We are surprised that the Bank of Zambia has taken issue with a story in which civil activist Brebner Changala called on relevant authorities to investigate the plunder and mismanagement of assets belonging to liquidated Access Financial Services.
This arose out of an important and certainly landmark Supreme Court judgment, which will be quoted for many, many years, to come in which the court clearly outlawed the use of privilege to conceal wrongdoing especially in important national institutions of which the Bank of Zambia is.
The court ruled that, “The gravity of the wrongful act of advising the Bank of Zambia to conceal evidence of mismanagement of the liquidation process of the respondent companies, overtook the principle of professional privilege.’’
The judgment went on to say that it would not be in the public interest to allow a public institution to purposely refrain from disciplining an officer because they do not want the officer to adduce evidence which would assist the respondents in proving the allegation in mismanagement of the liquidation process.
This judgment is not just about the case that was before the court. This judgment sets a major precedent that will apply to many other cases and institutions where privilege will be used to justify wrongdoing.
It is fair comment to ask the Ministry of Finance and the bank itself to explain how this situation arose in the first place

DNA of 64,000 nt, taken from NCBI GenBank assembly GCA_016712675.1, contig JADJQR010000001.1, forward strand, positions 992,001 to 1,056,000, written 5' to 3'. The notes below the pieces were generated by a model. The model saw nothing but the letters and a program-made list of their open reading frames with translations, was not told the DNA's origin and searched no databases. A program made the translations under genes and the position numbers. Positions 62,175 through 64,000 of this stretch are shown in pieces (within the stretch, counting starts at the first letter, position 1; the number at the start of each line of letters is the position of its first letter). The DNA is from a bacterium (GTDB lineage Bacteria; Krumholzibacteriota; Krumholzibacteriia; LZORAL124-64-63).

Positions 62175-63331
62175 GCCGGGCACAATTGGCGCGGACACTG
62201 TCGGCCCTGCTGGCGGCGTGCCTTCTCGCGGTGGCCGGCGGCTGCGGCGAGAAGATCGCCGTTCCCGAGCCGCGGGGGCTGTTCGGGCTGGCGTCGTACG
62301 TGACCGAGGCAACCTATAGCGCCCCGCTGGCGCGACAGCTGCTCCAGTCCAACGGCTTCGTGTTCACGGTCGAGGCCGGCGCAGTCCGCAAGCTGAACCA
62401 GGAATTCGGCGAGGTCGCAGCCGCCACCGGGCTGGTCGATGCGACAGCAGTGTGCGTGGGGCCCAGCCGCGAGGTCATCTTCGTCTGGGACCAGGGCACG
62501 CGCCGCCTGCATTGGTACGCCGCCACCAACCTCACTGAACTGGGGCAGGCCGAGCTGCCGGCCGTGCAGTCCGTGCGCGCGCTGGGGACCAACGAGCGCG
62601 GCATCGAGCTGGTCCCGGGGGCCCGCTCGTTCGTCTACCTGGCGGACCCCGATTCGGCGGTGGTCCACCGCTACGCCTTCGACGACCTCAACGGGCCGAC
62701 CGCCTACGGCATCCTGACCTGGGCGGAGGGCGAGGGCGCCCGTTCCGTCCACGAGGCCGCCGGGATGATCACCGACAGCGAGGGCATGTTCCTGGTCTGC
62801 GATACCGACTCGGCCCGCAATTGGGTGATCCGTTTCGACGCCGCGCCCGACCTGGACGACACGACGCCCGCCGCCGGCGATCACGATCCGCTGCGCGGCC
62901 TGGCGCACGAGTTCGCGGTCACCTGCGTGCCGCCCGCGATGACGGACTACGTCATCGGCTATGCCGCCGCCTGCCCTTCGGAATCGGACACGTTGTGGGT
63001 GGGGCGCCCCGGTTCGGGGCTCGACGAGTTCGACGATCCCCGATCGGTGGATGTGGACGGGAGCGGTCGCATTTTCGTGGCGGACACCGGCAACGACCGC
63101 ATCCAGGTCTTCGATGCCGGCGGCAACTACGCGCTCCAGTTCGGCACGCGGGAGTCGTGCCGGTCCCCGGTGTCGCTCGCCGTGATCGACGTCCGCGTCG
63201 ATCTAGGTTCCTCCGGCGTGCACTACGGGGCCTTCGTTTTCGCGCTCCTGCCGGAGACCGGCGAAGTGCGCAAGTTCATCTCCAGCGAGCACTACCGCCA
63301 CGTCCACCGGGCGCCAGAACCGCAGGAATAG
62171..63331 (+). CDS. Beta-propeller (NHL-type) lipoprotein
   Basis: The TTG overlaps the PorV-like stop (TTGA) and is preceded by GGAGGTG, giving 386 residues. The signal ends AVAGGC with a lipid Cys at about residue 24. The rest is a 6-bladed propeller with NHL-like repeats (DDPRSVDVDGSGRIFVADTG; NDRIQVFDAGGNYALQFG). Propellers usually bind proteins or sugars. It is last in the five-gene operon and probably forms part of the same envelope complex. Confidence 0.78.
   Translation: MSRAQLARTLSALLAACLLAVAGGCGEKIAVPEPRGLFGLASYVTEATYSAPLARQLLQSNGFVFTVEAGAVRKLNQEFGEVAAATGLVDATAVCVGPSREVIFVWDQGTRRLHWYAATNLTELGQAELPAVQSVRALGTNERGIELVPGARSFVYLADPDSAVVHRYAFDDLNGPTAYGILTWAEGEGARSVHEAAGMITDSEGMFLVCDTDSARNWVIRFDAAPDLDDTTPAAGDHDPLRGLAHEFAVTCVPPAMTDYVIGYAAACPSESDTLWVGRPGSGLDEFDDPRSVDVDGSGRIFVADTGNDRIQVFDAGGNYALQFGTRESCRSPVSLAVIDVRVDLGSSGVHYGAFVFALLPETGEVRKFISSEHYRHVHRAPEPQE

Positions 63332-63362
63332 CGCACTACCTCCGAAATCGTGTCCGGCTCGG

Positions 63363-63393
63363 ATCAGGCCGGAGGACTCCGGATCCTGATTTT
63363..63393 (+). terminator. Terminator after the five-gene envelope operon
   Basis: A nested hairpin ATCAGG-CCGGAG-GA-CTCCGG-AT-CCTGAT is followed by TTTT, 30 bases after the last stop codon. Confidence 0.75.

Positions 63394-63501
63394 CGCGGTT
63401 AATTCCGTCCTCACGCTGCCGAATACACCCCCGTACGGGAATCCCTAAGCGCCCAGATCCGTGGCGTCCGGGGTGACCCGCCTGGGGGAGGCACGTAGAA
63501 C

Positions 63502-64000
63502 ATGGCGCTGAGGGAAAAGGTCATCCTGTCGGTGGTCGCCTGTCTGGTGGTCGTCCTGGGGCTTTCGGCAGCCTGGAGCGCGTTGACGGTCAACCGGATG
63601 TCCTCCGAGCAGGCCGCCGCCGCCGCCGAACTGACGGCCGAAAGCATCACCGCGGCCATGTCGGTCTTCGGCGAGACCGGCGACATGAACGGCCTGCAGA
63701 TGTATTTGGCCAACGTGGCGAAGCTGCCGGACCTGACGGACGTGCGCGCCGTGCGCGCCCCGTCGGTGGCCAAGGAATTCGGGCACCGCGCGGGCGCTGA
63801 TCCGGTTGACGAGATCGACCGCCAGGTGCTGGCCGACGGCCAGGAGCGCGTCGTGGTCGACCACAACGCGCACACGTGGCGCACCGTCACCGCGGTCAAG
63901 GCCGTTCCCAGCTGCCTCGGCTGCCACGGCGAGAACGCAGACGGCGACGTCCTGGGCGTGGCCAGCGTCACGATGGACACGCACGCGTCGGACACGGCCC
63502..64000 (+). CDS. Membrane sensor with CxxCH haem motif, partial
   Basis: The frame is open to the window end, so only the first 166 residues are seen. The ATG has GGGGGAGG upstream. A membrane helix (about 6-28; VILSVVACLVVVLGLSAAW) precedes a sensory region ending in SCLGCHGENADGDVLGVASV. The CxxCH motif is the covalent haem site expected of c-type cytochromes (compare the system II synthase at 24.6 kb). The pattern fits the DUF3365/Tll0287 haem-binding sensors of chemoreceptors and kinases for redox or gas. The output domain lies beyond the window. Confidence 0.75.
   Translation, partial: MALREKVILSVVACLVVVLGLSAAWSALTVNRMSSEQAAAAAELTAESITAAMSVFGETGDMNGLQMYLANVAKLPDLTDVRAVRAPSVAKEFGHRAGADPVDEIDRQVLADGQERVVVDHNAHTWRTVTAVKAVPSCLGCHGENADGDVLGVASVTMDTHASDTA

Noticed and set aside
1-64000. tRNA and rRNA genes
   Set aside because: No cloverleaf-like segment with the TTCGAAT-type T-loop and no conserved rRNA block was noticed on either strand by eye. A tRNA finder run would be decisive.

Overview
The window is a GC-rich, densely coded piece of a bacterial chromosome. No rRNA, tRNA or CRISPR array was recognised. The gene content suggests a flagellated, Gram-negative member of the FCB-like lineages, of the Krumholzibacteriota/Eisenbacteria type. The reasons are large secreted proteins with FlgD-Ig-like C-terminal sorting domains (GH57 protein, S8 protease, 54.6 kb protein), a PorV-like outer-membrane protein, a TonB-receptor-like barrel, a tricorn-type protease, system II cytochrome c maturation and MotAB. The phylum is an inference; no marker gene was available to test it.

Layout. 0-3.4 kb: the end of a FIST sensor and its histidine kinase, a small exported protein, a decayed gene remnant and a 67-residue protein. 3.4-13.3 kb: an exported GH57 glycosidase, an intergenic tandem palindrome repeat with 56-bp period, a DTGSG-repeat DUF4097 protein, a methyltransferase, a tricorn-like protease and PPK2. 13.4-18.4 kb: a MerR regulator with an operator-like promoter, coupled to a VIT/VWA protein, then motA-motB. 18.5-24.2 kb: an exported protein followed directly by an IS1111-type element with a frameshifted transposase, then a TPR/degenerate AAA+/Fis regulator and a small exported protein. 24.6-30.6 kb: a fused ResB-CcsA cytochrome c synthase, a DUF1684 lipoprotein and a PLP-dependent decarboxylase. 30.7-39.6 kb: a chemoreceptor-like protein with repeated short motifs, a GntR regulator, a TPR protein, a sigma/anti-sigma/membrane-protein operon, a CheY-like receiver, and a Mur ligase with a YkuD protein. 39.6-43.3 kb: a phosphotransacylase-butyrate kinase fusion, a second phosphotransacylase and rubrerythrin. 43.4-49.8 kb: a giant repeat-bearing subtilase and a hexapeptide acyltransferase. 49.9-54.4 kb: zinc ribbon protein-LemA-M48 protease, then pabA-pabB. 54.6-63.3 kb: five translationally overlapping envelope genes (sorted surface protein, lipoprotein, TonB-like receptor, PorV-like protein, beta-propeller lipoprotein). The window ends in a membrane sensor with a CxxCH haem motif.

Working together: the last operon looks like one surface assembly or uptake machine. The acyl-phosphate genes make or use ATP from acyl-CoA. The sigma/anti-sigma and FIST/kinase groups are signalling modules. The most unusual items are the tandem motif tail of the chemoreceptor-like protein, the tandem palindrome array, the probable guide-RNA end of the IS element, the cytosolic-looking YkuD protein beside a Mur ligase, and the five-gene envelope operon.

Zambians have a right to know why, for example, Mutembo Nchito who was the main prosecutor in the defunct and discredited Task Force on Corruption was also retained by the Bank of Zambia which was responsible for implementing the liquidation process and then finally the same Mutembo Nchito was representing the bank in seeking to suppress evidence of wrongdoing.
There is no doubt that the Bank of Zambia is a public institution and questions must be asked why it engaged itself in conduct that represented the epitome of conflict of interest. Was there a shortage of law firms that MNB or later Nchito and Nchito had to be lawyers representing the bank in a matter in which it sought to suppress evidence of wrongdoing?
This is not discussing the matter that is before the High Court regarding specific issues on the liquidation of Access Financial Services.
This is a matter in which the conduct of a public institution falls short of requisite moral, ethical and indeed legal justification.
What civil activist Brebner Changala has been asking is for an explanation how this situation came about. That the same company and individuals being paid by the Task Force were also being paid by the Bank of Zambia and indeed what could have gone wrong in this clearly compromised relationship.
This is far from being sub judice. This is about administrative decisions that were taken and sustained over a very, very long period of time in which the folly should have been detected and stopped to avoid the circumstances in which the Supreme Court has now been forced to declare itself on, the conduct related to legal profession.
We strongly believe that for good governance, rule of law and adherence to tenets of good management these issues must be discussed widely and publicly.
There should be no doubt in the minds of public officers that their conduct will come under scrutiny and that their folly will be exposed however sanctimonious their actions were.
That is why criminals who pronounced themselves against innocent people, persecuting them through courts of law, are now scared to go through the same processes they subjected their hapless victims to.